That continued to chat casually until the pizza arrived, steam rising from it, bringing with it the alluring and unmistakable aroma of hot pizza. The cheese was nearly liquid, threatening to escape the confines of the crust. "Thanks," Jim said when the waitress had placed it on their table along with plates and extra napkins. "Be careful," Jim warned as he served Spock the first slice. "You don't want to get pizza mouth."
"Pizza mouth?" Spock repeated as he waited for his serving to cool.
"If you eat pizza when it's too hot, it will scorch the roof of your mouth. It's a tradition but can be annoying," Jim laughed. He touched his own slice before taking an experimental bite. "It's cool enough."
Spock nodded, picking up his slice in the same manner that Jim had used. He took a somewhat tentative bite, his entire body becoming completely still, his eyes widening a little.
"You don't like it," Jim said in some disappointment. Not that it was a matter of any importance.
"On the contrary," Spock finally said quietly, almost reverentially. "It is…incredible."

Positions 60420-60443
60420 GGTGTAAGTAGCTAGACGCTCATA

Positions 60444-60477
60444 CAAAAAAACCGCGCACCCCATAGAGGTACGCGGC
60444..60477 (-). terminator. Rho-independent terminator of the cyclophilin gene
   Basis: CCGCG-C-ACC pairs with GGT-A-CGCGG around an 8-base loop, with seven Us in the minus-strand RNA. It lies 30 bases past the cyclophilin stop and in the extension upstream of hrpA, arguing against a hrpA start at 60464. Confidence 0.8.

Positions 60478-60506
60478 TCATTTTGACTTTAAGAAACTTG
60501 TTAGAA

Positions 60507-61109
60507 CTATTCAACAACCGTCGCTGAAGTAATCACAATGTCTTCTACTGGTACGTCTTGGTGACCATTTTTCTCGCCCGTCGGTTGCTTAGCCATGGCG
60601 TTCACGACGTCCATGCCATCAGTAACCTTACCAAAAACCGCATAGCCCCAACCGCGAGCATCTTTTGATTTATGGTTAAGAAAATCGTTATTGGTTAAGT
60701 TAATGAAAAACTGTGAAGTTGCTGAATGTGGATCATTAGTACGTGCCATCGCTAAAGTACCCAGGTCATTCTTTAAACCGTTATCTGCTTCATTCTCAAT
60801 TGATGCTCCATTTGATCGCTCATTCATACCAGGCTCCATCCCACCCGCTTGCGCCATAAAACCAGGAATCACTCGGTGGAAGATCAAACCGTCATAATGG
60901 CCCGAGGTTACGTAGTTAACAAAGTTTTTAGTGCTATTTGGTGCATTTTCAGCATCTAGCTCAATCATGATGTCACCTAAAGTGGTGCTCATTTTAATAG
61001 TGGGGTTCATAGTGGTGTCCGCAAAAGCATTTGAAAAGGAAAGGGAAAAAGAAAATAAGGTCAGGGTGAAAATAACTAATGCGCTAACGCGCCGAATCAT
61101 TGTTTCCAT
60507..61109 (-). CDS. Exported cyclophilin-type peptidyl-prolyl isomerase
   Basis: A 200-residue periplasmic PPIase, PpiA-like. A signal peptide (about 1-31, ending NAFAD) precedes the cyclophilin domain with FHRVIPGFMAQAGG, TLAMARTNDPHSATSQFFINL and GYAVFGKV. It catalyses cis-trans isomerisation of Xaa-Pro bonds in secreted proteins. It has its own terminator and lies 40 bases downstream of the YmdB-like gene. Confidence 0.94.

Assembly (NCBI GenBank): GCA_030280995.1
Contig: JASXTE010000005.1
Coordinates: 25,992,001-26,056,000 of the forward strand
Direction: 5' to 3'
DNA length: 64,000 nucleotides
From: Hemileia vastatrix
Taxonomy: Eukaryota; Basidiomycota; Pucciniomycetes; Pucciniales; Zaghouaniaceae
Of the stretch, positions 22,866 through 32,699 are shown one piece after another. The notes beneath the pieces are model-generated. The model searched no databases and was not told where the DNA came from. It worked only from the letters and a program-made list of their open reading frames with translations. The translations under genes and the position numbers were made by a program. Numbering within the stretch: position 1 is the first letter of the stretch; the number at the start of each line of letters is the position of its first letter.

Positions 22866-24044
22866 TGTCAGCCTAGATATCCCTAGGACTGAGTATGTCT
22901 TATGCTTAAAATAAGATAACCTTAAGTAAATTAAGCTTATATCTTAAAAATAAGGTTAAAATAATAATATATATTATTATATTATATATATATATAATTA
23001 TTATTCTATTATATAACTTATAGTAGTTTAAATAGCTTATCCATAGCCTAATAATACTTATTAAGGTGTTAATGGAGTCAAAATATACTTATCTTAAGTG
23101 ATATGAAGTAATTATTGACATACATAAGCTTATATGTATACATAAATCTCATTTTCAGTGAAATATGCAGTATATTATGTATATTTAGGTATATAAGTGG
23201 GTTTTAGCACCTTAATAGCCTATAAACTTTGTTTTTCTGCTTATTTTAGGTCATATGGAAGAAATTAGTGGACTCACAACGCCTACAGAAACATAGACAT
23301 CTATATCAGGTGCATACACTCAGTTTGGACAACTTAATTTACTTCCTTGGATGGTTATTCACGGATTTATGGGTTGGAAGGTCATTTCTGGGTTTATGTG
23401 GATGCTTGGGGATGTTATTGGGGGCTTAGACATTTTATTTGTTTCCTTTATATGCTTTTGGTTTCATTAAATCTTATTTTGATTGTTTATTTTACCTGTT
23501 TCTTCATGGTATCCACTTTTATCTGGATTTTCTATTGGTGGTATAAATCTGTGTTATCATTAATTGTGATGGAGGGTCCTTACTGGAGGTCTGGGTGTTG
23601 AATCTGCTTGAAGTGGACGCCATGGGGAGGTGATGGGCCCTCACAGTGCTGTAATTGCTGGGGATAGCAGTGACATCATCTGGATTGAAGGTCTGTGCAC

"Really?" Jim asked in delight.
"Really," Spock agreed, eating more. When the entire pizza was devoured, Jim ended up ordering a second one which also disappeared. From that time on, whenever they had time on the planet they were visiting, they would hunt up a restaurant that looked likely to serve a reasonable facsimile of a pizza, Spock obviously enjoying the experience each and every time. And their adventure as well as Spock's pleasure remained their secret.
III. Swear Like You Mean It
It started at a poker game. Spock wasn't playing as usual, but he was almost always present for the games played by the command crew. If he weren't so Vulcan, they would have said he enjoyed being with them, the lively conversation, the gossip, being in each other's company.